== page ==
Laboratory Investigations in Microbiology
Bacteria have several means by which they can move through their environment. By far the most common is flagellar motility, but other forms include gliding, sliding and twitching movement.
Motility deeps. For bacteria that are motile via flagella, a simple test for motility is the motility deep. This agar deep has a low concentration of agar to allow motile bacteria to move through it, while non-motile bacteria are kept in the stab line. This test is like the motility test using the SIM deep. However, this agar medium is clear in color and contains a dye that turns pink in the presence of bacteria. Hence, you can see exactly where in the test tube the bacteria have gone (or stayed). In this picture on the right, PV and EC show motility, whereas KP remains within the stab line and is non-motile.
The key to interpretation of bacterial motility is to look for a pink color that spreads away from the stab line into the agar around it. The agar medium around the stab line should be completely transparent for non-motile bacteria. Be sure, however, not to confuse dense growth within the stab line for motility.
One note of caution; this test does not work well for all bacteria. Most Gram-positive bacteria, even if motile, form chains or clumps and do not move well into the agar medium. Likewise, strictly aerobic bacteria grow mainly on the surface of the agar deep and do not grow well inside the deep, making it hard to determine motility. Lastly, bacteria which do not reduce the dye in the medium will not evidence a good coloration. Therefore this test is best suited for distinguishing motility in facultatively anaerobic Gram-negative rods, such as the Enterobacteriaceae.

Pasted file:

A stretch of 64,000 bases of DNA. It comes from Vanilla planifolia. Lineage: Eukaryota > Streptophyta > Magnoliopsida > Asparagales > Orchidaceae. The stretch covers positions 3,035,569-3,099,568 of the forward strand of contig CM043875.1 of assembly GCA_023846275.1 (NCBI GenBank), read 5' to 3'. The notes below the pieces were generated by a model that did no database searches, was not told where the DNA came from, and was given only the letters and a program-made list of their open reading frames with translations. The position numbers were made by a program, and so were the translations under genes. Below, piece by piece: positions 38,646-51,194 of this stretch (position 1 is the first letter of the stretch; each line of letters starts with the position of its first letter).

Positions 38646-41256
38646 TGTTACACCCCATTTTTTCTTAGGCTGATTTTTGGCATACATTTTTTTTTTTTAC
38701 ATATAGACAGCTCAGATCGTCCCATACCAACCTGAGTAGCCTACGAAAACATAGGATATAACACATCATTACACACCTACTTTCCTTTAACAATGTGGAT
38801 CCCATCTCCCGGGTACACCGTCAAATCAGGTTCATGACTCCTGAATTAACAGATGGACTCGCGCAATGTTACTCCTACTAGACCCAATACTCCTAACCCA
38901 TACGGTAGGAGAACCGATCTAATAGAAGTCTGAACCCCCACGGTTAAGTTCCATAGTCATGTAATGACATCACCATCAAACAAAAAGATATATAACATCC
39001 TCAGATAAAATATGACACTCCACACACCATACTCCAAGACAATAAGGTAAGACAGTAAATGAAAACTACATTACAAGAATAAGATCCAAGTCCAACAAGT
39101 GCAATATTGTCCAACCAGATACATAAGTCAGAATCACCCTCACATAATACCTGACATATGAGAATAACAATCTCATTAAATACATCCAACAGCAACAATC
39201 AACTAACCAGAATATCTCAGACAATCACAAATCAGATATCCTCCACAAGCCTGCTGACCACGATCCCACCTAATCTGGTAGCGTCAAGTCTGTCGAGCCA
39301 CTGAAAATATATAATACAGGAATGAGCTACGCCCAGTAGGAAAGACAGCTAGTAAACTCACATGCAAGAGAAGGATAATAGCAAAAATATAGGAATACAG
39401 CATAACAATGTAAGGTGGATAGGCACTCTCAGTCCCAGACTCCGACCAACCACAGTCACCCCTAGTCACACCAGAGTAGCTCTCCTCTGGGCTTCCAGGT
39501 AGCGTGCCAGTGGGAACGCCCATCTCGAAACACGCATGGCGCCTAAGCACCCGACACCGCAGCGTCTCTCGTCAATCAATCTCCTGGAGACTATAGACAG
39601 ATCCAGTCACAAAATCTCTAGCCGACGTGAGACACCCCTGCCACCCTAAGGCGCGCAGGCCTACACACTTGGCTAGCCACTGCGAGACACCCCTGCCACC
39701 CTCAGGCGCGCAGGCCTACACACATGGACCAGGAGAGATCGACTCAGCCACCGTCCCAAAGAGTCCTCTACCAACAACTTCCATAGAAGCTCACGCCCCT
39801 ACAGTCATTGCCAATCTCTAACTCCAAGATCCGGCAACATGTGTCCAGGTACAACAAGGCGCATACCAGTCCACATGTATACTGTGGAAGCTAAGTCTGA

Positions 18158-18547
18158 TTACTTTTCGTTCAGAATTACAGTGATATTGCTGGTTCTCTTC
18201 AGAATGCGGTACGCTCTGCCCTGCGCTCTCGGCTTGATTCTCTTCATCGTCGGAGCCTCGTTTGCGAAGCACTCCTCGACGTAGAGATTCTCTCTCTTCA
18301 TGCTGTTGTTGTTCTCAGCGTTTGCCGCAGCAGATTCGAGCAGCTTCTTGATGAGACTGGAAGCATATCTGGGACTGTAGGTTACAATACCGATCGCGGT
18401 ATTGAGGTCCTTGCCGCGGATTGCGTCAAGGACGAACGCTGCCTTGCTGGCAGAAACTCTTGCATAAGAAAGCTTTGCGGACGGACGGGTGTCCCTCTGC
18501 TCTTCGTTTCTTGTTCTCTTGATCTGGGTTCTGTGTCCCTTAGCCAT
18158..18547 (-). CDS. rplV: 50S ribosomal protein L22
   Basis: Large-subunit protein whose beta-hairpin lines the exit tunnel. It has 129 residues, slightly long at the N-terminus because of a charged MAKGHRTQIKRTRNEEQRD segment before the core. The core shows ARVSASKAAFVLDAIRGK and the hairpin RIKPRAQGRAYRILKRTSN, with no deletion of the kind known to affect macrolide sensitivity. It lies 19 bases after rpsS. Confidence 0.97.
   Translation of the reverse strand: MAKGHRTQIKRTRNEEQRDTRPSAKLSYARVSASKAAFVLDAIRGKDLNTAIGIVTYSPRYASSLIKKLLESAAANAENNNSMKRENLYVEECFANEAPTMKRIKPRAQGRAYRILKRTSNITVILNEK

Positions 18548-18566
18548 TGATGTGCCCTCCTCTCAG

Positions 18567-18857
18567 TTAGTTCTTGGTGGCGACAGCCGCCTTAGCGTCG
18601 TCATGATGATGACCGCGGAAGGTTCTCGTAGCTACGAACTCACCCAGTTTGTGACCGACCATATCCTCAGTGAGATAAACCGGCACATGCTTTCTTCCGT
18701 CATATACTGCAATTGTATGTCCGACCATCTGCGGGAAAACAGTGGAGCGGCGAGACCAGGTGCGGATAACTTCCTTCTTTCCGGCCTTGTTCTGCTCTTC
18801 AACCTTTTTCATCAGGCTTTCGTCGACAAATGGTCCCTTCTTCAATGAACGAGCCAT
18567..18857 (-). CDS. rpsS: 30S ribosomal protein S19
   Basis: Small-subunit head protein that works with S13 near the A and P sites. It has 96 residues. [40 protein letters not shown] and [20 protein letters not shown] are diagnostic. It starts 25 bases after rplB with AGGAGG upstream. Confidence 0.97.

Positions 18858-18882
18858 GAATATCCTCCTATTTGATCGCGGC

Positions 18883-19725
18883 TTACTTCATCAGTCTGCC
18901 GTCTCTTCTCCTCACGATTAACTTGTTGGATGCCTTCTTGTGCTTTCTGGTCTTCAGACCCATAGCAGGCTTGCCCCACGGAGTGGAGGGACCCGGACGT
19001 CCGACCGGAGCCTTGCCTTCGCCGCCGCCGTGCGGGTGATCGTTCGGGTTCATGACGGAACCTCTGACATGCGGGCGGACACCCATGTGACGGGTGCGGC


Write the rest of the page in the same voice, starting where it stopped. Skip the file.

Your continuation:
Darkfield or phase contrast microscopy. Bacterial motility can also be determined by direct observation under phase contrast or dark field illumination. Live, unstained bacteria are viewed under 400 - 1000x magnification. Motility is easily observable, but note the difference between the rapid swimming motility (flagellar) seen in E. coli and the random movements produced by Brownian motion in non-motile bacteria such as Staphylococcus (see video link below).
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